dogsDOES YOUR DOG HAVE WHAT IT TAKES TO BE A GOOD CITIZEN?

There’s a test and accompanying certificate to prove that dogs know how to behave well in public. This is the AKC Canine Good Citizen (CGC) test, and thousands of dogs nationwide pass this exam every year. Why do owners want to do this rigorous testing of behavior, manners and basic obedience skills? Passing this test indicates that you have a well-mannered dog who can be trusted to behave well in public places and in your living environment. Some hotels and apartments now require that dogs be CGC-certified in order to be there. Also, many therapy dog organizations require the Canine Good Citizen certificate in order to volunteer in the community. Locally, Hos-Pets, the therapy dog program at Hospice Care of the Lowcountry, requires this, as does PAWS to Read, a volunteer group which helps kids at the Boys and Girls Club with reading.

WENDY JACOBSFIDO AND FLUFFY DESERVE TASTY TREATS, TOO

Dog-loving film buffs can tell you about Rin Tin Tin, a German shepard rescued by an American soldier during World War I. He became a box office canine star in Hollywood with 27 films to his name. Or Uggie from “The Artist”, who put his paws in cement at the Hollywood Walk of Fame — deservedly taking partial credit for the film’s Oscar for Best Picture. Other dogs we love from the silver screen include Toto, Lassie, all 101 of those adorable Dalmatians, Benji and, of course, Marley. But the dog who matters to us most is the one who greets us at the door every day with a tail wag and a friendly bark — and big eyes that beg for a treat.

NEW FACILITY WILL HELP HOMELESS DOGS AND CATS

In the five-plus years since forming a private-public partnership, the Hilton Head Humane Association and Beaufort County Animal Services have made huge strides, but the biggest benefits are yet to come.

Crews broke ground on a new shared campus for the two organizations in October. The $8 million project is expected to be completed by December 2018 and will provide a centralized facility to better serve all of Beaufort County.

LOCAL RESCUE ORGANIZATIONS

Palmetto Animal League

This private, non-profit, no kill animal rescue organization believes every animal deserves a second chance at life. PAL’s Adoption Center, located in Okatie’s Riverwalk Business Park, serves as a temporary residence for about 200 cats and dogs while they wait to find a loving home. “Our comfortable, upbeat facility is also home to PAL’s Community Clinic, which offers spay/neuter, wellness exams, vaccines and other services to pet owners at affordable prices,” said PAL President Amy Campanini. In addition, Palmetto Animal League manages a network of loving foster families to house and care for abandoned animals that are either too young or too weak to adopt out. You can also support their work by shopping at the PAL Thrift Store in Sheridan Park where great buys save lives. (843) 645-1725, 56 Riverwalk Blvd, Okatie. www.palmettoanimalleague.org.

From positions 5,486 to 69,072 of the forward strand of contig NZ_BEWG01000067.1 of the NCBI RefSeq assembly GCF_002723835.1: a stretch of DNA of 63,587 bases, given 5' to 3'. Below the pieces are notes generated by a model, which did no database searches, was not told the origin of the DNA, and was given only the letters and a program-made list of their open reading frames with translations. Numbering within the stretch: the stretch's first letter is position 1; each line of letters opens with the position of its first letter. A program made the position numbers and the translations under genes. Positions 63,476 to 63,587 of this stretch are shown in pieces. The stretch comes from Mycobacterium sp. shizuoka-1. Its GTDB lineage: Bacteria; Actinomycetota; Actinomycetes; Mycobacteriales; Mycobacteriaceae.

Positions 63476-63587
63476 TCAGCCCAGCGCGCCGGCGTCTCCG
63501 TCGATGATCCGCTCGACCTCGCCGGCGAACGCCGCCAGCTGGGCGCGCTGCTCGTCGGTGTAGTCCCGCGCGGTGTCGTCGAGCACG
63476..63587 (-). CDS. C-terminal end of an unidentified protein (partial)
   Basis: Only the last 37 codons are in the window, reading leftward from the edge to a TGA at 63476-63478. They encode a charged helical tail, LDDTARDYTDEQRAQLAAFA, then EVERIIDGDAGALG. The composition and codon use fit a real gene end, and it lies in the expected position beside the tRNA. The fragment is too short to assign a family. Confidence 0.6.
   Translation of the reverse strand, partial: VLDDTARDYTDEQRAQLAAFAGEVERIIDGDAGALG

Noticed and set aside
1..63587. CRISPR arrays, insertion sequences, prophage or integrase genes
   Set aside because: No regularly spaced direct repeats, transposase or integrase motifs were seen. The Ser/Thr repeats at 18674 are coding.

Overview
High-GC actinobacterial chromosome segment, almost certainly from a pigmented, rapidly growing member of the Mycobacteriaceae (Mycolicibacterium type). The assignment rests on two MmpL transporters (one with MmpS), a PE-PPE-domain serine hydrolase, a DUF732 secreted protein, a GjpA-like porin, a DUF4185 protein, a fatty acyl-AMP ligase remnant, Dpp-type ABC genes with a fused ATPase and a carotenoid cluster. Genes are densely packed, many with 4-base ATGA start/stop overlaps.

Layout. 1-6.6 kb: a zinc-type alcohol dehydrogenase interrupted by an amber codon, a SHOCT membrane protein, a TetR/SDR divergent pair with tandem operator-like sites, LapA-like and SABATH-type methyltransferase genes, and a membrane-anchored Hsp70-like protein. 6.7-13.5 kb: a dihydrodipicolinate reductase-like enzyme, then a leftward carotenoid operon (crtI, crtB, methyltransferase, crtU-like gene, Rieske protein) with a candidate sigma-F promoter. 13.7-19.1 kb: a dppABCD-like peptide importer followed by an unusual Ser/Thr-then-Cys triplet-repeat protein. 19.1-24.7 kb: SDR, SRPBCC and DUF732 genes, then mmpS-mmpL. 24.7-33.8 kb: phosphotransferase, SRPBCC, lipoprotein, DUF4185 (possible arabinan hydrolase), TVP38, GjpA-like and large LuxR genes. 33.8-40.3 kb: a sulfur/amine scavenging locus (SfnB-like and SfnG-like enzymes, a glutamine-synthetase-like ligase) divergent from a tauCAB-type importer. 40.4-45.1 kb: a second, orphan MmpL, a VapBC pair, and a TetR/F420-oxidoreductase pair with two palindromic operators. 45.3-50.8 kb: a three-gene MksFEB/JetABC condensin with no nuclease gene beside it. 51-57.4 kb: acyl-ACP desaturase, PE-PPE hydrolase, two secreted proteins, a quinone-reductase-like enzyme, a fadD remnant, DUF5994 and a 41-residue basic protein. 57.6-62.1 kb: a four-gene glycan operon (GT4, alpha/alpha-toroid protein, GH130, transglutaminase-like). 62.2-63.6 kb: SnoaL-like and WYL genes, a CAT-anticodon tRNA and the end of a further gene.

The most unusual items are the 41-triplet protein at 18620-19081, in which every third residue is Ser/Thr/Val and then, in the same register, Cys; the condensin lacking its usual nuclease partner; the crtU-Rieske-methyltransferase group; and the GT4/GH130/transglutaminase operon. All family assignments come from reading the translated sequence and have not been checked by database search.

HAIRCUT FUNDRAISER TO BENEFIT FERAL CATS

Toby CrosbyIt’s a win-win: you’ll have a new look, and cats on Hilton Head Island will benefit as well. The fifth annual cut-a-thon fundraiser at Tara of Hilton Head Salon will be Saturday, Sept. 9 from 10 a.m. to 3 p.m. One hundred percent of the money raised will be given to the Hilton Head Humane Association’s feral cat program.

In addition, Hilton Head Humane Association will showcase some adoptable cats and conduct raffles and a silent auction at the salon. Co-sponsor Hilton Head Ice Cream will host games and give away prizes. The ice cream shop also donates to the HHHA feral cat program all proceeds earned during event hours.

petshealingAn expert in troubled teens, psychologist Catherine Scott knew that late-night calls from the adolescent psychiatric unit likely weren’t for her. They were for her Shih Tzu, Cissy.

“Doctors would call the nurses station to ask that Cissy come to a specific area of the unit to help calm and or stabilize a situation or to provide comfort,” Scott said. She began bringing her dog to work with her because Scott sensed the dog could help. It was years before research and literature confirmed her intuition.

smokeyABOUT EIGHT YEARS AGO, RICHARD CZARK OF BLUFFTON ARRIVED AT A MOBILE HOME FIRE AS A RED CROSS VOLUNTEER TO HELP THE FAMILY, WHO HAD LOST THEIR HOME.

Smokey has been an exceptional dog from the very beginning.

As the flames died down, a soaking wet puppy emerged from under the home. Then another puppy crawled out.

Training a therapy dog is a lot of work, said Abby Bird, owner of Alphadog Training Academy in Bluffton — and not all dogs are cut out for the job.

First, a dog has to pass the American Kennel Club’s 10-step Good Canine Citizens training course. It teaches the dog good manners at home and in the community. Tested skills the ability to ignore distractions like other people, other dogs and food.

Maranatha FarmBob and Linda Heise of Sun City Hilton Head are excited to bring home a new member of their family in a few weeks. They’ve got a bed for her, and some toys, and plenty of treats. Plus a brand-new leash and collar.

Cody, a 7-year-old Shih Tzu-schnauzer mix, will be coming home with the couple in a few weeks, after she finishes treatment for heartworms. Her adoption fees are waived as part of Maranatha Farm’s Seniors for Seniors program, which places older dogs with older people.

While riding through the beautiful Lowcountry, occasionally you will see a cat running by. Most of the time, the cat is domestic and close to home, and it is just taking its daily route thorough well-known territory. There are, however, significant numbers of homeless cats that most of us ignore. They may be feral, sick or injured, and may live together in several cat colonies around Hilton Head and Bluffton. One of the problems with ignoring the stray and feral cats that roam the streets is over-population.